Microgrids or large high-voltage lines? Experts call for both

By Umair Irfan | 05/13/2016 09:16 AM EDT

BONN, Germany — Continuing to grow wavering renewable power requires thinking big and small, experts say.

BONN, Germany — Continuing to grow wavering renewable power requires thinking big and small, experts say.

In recent years, growth in renewable power capacity has outpaced conventional fossil-fuel-fired plants, with 17 percent growth in wind and 37 percent growth in solar, according to the International Renewable Energy Agency (IRENA) (ClimateWire, April 8).

IRENA also estimated that global variable renewable energy may grow by 20 percent by 2030.


However, on still, cloudy days, other generators have to step up to fill energy production shortfalls, which is an expensive ordeal. Another concern is that the sunniest and windiest parts of the world aren’t always next to power hungry cities and factories.

"Our problem is the renewable energy resources are far away from the load centers," said Xianzhang Lei, director of the smart grid research institute of the State Grid Corporation of China.

Speaking yesterday at IRENA’s innovation conference, he noted that the optimum wind and solar resources in China can be as far as 4,000 kilometers (or 2,485 miles) away from some of the country’s biggest smog-choked cities.

"If we want to use these resources, we are faced with a huge problem: How can you transfer this renewable energy to load centers?" Lei said.

One way to tackle this problem is to invest in large high-voltage grids that route power from where it’s generated to where it’s needed. High voltages, between 800 to 1,000 kilovolts, are needed to overcome losses in electrical transmission lines that span thousands of miles, both in alternating and direct currents, Lei explained.

By 2020, China expects to have 24 ultra-high-voltage transmission lines in operation, sending power from the southwest to metropolises in the northeastern parts of the country, Lei said.

If China’s efforts with high-voltage transmission for renewables prove successful, Lei said a similar idea could work at an international level.

By putting solar panels in the sunniest and windiest parts of the world, rather than just the brightest and breeziest parts within a country, renewables could become far more cost- and resource-effective as power courses across continents.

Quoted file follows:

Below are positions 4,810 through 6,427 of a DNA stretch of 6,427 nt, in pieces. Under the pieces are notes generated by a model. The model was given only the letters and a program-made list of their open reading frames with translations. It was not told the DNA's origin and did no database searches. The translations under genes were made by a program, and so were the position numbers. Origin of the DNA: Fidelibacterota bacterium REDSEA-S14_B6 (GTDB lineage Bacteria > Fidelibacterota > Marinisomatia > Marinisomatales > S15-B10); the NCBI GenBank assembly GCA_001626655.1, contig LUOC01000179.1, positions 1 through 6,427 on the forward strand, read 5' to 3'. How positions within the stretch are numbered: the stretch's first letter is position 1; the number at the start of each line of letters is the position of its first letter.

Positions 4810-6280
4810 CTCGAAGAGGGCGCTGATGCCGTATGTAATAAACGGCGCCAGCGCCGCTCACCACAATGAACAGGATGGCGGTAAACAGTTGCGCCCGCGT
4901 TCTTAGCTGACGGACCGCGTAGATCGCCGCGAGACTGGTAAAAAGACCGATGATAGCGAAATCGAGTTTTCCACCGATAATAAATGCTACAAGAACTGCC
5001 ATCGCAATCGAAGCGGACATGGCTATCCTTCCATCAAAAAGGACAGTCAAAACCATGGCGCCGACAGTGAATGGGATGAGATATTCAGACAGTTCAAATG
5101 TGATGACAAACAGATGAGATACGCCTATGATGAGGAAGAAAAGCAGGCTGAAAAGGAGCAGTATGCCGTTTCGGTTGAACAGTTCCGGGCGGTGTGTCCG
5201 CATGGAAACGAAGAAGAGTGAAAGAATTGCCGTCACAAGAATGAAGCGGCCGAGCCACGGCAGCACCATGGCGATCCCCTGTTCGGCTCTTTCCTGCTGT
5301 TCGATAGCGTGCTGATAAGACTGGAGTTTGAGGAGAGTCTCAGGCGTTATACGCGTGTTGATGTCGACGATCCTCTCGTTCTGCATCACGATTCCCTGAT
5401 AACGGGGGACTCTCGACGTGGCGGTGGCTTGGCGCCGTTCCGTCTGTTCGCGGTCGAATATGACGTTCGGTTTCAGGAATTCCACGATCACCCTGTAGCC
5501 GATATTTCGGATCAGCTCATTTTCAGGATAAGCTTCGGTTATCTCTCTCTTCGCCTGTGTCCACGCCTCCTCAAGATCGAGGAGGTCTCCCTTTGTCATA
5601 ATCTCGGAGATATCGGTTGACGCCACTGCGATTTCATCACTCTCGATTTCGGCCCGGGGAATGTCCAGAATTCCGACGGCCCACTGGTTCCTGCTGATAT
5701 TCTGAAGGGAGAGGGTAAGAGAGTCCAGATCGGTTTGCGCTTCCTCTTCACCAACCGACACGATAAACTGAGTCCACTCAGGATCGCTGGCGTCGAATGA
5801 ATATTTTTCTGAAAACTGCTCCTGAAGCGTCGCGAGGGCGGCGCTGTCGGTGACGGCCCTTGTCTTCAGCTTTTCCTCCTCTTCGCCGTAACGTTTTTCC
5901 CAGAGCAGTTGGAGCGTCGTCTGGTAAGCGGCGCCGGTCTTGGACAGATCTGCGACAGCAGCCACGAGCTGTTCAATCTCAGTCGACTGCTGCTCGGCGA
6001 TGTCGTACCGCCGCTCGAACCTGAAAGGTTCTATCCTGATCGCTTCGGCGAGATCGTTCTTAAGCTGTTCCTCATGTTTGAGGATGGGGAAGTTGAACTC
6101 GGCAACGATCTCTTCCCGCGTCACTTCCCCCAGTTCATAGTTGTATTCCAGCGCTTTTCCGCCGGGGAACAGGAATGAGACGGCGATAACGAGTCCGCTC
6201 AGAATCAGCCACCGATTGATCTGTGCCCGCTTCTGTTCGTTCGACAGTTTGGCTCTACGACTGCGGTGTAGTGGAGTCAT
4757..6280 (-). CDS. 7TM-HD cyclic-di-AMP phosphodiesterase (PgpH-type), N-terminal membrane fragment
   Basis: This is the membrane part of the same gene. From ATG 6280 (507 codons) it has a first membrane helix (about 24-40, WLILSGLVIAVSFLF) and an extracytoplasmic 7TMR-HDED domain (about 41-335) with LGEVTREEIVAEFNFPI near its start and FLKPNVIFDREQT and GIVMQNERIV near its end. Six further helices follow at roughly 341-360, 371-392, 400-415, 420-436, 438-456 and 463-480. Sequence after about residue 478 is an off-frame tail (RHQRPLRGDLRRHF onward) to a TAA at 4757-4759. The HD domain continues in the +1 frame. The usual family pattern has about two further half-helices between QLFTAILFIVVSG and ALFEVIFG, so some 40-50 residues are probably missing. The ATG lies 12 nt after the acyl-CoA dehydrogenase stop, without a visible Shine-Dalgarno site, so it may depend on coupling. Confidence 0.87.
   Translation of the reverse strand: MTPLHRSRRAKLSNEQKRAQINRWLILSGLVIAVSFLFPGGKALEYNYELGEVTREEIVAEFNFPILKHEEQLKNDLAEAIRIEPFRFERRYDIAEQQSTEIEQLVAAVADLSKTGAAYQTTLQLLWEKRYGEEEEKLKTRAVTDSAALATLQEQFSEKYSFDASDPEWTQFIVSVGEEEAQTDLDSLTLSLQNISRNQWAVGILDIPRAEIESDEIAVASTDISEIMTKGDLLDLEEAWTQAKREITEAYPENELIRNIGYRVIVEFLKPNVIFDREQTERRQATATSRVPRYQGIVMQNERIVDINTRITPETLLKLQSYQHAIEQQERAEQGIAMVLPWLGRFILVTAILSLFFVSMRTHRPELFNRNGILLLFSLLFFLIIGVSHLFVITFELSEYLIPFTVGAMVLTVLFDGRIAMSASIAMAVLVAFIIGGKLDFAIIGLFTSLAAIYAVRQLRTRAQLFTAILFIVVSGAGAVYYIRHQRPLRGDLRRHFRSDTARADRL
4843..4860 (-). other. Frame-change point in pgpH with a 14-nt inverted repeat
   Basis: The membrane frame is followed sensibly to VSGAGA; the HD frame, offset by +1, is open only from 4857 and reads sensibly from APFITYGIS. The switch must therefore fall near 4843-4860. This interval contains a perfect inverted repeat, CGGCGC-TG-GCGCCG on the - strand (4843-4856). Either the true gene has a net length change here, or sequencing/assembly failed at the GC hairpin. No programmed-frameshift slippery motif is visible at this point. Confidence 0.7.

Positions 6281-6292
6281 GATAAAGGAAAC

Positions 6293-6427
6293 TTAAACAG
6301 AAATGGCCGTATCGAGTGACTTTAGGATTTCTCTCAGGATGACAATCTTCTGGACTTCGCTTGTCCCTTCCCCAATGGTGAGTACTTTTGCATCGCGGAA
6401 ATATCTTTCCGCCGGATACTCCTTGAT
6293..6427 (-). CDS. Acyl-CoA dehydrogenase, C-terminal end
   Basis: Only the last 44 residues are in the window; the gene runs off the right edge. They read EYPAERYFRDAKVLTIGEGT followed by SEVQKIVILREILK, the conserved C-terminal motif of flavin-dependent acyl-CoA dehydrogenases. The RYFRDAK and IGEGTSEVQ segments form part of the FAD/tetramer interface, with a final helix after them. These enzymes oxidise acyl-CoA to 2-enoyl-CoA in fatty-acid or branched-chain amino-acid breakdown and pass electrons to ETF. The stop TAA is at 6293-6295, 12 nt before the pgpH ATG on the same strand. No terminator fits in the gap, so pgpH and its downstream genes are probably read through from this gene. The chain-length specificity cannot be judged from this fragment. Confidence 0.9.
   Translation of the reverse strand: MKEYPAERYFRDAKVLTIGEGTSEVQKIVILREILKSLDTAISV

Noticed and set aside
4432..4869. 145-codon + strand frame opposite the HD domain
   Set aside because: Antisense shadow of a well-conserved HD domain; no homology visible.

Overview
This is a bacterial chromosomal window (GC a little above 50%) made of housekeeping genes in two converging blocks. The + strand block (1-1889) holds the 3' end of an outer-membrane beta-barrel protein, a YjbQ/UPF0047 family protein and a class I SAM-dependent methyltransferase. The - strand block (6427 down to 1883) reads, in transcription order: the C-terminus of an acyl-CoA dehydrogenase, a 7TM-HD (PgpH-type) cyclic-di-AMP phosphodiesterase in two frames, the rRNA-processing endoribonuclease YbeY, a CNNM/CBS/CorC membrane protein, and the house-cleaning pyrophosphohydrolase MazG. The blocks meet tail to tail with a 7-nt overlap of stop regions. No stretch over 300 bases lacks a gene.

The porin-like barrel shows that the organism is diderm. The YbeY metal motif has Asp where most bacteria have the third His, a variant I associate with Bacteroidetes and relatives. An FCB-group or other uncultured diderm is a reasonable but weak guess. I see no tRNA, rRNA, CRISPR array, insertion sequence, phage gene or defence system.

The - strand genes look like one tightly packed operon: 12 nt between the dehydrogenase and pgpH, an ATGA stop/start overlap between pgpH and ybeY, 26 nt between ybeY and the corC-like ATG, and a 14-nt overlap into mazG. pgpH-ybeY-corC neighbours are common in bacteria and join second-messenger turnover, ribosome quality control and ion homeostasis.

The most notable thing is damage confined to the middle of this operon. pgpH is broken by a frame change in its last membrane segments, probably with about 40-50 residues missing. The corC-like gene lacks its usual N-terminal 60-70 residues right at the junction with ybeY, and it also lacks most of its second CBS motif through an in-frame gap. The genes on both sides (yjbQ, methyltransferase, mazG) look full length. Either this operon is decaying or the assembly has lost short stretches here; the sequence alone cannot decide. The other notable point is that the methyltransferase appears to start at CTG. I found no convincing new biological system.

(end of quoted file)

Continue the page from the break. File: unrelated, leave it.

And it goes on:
"We can cover all the demand — the electricity demand, the energy demand — in the world," Lei said. "If we have all these resources from renewable energy, that means the CO2 problem wouldn’t be a problem."

Leapfrogging into off-grid

In a small step in this direction, IRENA issued a new report yesterday on grid codes to accommodate intermittent renewables. Balancing technology, operations and regulations, the report offers guidelines for developing grid codes to make sure wind and solar power don’t put out any lights or put anyone out of business.

Such codes would help smooth over wrinkles in regional power markets and help ensure solar panels and wind turbines go up in areas where they are used best.

At the other end of the equation, renewables have a huge opportunity in isolated and off-grid communities in countries like Rwanda, Kenya and Tanzania.

"The reality is 90 percent of households in the rural parts of these three countries have never seen a grid, they’ve never seen and experienced a kilowatt-hour," said Thomas Duveau, who leads business development at Mobisol. "Depending on how far you are from a town, a grid connection can cost $1,200 to $4,000."

Mobisol retails solar energy kits for rural areas that include solar panels, batteries, LED lights, cellphone chargers and radios, with the goal of getting communities off dangerous and dirty kerosene lamps and diesel generators.

The kits start at $1,000 for 80 watts-peak, and the purchasers often use the kits to start businesses. The profit motive of customers is helping drive deployment of these systems, according to Duveau. "If you don’t make money, you’re never going to scale," he said.

He added that these systems could help remote regions leapfrog grid connections as they develop, the same way many parts of the world skipped over landline phones toward cellphones.

"The future may lie in off-grid electrification," Duveau said.